This is part of a weekly series about view finding, those moments when you take a deeper breath and savor the sights, then fumble for your camera. Whether you’re running, hiking, biking, four-wheeling or skiing, take a moment to enjoy the view.
I should add road tripping to that list. In 2008 we squeezed the family into an efficiently packed mini van for a two week “pillage the west” tent camping adventure that led us to views in 7 states (8 if you count New Mexico at Four Corners), 6 national parks, 2 national monuments, 10 different campgrounds and a lot of state highways. Highways are always prettier than the interstate.
This trip was magical and we discovered more views than I could possibly photograph. In fact, much of the time I didn’t even try. Neither a camera nor words can capture the soul-searing beauty we found or the memories we made.
In Montana we breathed in the peace of a Douglas fir forest where the only sound was the thunk, splash, gurgle and giggle as my boys chucked rocks into the stream.
In Yellowstone we marveled at the wildlife while navigating the trails and boardwalks between the pulsing river, gushing geysers, and steaming hot springs. This was offset only by the stifling spoiled egg smell of sulfur.
In the Grand Tetons we swam, swatted mosquitoes, then floated down the river while watching eagles and moose as the sun set.
Later, an adrenaline jolt of instinct punctured our evening when a neighboring camper stupidly poured gasoline on his fire. Hungry, the fire jumped, arcing up the accelerant. He dropped the can and flames rocketed toward the sky. He kicked the can, spreading the fire like butter on toast. Running, we beat the burning dirt and sacrificed two beach towels. That night we imprinted our children better than any fire safety lesson possibly could and collected another story to tell around the campfire, one they invariably pull out each summer like a deck of cards.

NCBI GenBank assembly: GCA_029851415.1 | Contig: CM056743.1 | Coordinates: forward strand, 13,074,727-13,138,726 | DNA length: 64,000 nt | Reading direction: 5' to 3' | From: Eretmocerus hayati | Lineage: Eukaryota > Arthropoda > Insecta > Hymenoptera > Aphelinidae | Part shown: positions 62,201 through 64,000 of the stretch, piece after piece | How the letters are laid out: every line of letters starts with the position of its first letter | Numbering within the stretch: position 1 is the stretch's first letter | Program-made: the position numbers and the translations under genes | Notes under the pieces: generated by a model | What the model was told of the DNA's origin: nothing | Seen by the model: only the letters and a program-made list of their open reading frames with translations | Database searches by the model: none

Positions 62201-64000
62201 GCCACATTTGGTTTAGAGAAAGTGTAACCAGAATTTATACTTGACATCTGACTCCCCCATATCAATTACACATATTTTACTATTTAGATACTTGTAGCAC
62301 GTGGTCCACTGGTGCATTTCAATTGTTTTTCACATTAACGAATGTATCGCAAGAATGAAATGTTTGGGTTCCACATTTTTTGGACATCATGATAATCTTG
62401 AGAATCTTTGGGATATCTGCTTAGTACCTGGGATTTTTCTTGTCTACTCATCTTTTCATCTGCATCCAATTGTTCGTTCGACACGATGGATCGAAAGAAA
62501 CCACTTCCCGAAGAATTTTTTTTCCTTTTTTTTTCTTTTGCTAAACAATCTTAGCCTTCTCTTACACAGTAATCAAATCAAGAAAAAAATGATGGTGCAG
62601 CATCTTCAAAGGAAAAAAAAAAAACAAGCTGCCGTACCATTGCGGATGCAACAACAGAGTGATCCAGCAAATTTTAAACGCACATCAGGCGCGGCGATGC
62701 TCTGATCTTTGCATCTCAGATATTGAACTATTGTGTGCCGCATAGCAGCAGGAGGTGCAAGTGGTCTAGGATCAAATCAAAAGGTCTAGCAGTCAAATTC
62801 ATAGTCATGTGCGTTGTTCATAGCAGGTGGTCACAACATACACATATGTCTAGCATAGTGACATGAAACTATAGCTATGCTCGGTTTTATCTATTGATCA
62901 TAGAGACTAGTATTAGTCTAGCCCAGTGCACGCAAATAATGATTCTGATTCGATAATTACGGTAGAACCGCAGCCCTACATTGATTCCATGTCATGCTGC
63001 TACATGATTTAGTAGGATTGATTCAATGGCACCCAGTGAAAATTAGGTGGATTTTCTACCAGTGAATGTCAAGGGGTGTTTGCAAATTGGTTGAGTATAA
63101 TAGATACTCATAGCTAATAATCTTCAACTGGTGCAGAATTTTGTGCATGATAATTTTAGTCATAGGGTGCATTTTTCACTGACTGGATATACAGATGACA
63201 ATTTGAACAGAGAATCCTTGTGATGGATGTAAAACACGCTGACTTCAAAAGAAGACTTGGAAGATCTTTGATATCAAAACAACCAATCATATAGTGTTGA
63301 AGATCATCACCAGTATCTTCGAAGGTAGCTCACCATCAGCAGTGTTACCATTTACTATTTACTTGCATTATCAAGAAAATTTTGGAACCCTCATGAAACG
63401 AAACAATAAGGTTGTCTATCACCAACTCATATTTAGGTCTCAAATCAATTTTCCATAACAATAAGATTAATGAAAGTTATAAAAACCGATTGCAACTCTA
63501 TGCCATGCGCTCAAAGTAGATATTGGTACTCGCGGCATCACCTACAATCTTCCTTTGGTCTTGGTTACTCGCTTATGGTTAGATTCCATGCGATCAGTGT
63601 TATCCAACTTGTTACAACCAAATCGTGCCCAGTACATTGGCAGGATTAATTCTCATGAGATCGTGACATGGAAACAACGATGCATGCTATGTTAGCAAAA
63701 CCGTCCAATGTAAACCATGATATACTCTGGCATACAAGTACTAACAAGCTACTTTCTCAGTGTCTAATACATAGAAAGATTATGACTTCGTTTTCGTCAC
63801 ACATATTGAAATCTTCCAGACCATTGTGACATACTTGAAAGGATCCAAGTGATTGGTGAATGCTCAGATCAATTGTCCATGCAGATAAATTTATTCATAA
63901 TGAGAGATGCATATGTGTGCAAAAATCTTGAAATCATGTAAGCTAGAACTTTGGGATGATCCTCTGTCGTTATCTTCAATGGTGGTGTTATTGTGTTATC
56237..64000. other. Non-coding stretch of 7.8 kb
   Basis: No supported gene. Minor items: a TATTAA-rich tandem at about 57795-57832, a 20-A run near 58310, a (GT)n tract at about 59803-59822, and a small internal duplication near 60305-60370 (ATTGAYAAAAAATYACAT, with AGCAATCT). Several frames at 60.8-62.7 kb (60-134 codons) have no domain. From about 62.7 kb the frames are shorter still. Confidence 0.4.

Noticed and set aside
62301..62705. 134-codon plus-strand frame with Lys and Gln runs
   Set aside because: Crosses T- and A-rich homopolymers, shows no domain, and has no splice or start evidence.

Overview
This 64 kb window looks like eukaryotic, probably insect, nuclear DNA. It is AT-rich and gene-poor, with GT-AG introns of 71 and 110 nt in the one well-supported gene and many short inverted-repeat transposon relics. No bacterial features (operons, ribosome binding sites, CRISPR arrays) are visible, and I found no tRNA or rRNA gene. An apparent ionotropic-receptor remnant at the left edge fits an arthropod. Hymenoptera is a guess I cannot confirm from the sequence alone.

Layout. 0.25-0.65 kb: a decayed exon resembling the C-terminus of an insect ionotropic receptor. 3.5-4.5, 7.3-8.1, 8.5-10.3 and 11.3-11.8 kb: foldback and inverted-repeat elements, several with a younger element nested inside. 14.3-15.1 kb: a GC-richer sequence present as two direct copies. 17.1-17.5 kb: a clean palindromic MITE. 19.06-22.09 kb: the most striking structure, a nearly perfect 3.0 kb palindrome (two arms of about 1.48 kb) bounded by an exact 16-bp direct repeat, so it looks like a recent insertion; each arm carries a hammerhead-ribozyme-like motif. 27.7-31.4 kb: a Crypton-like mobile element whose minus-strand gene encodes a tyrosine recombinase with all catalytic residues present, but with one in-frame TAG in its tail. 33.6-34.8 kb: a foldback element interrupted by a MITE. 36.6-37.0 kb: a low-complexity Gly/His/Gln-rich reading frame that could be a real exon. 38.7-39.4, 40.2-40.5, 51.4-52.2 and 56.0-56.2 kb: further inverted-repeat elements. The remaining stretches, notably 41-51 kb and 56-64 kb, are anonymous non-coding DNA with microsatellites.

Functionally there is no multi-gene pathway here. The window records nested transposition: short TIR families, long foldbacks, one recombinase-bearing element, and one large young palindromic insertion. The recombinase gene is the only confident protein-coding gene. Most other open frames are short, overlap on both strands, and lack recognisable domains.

In Colorado we drove through mountain passes without guardrails, our mouths agape at the rocks and trees jutting on one side and dropping into nothing on the other. We thanked God our brakes went out on day 1, not day 7. We also rafted the rapids of the Animas one day and rode the Durango & Silverton Narrow Guage Railroad the next.
If I could return to any place from this trip, it would be Durango. We missed so much of it, though I’m glad we didn’t see the two bears who prowled our campground and the hail that pummeled the area only hours before our arrival.
Throughout this trip we cooked and ate outside, the aroma of bacon and coffee mingling with pine needles, campfire smoke and mountain air. Always in bear country, at the end of each meal we packed with meticulous efficiency. We followed the commands of our bodies rather than a clock or schedule but worked as a team to make or break camp in 30 minutes. We only showered every three days, not often willing to give up the pristine and private beauty of primitive sites for plumbing that came with crowds, our own aroma a small tradeoff.
We talked and read, hiked and drove. We stared at the campfire with its dancing flames and pulsating embers. We searched for constellations, counted satellites and made wishes on falling stars. And that’s just a taste of a trip I’ll treasure forever. Here’s an even tinier taste in 28 pictures: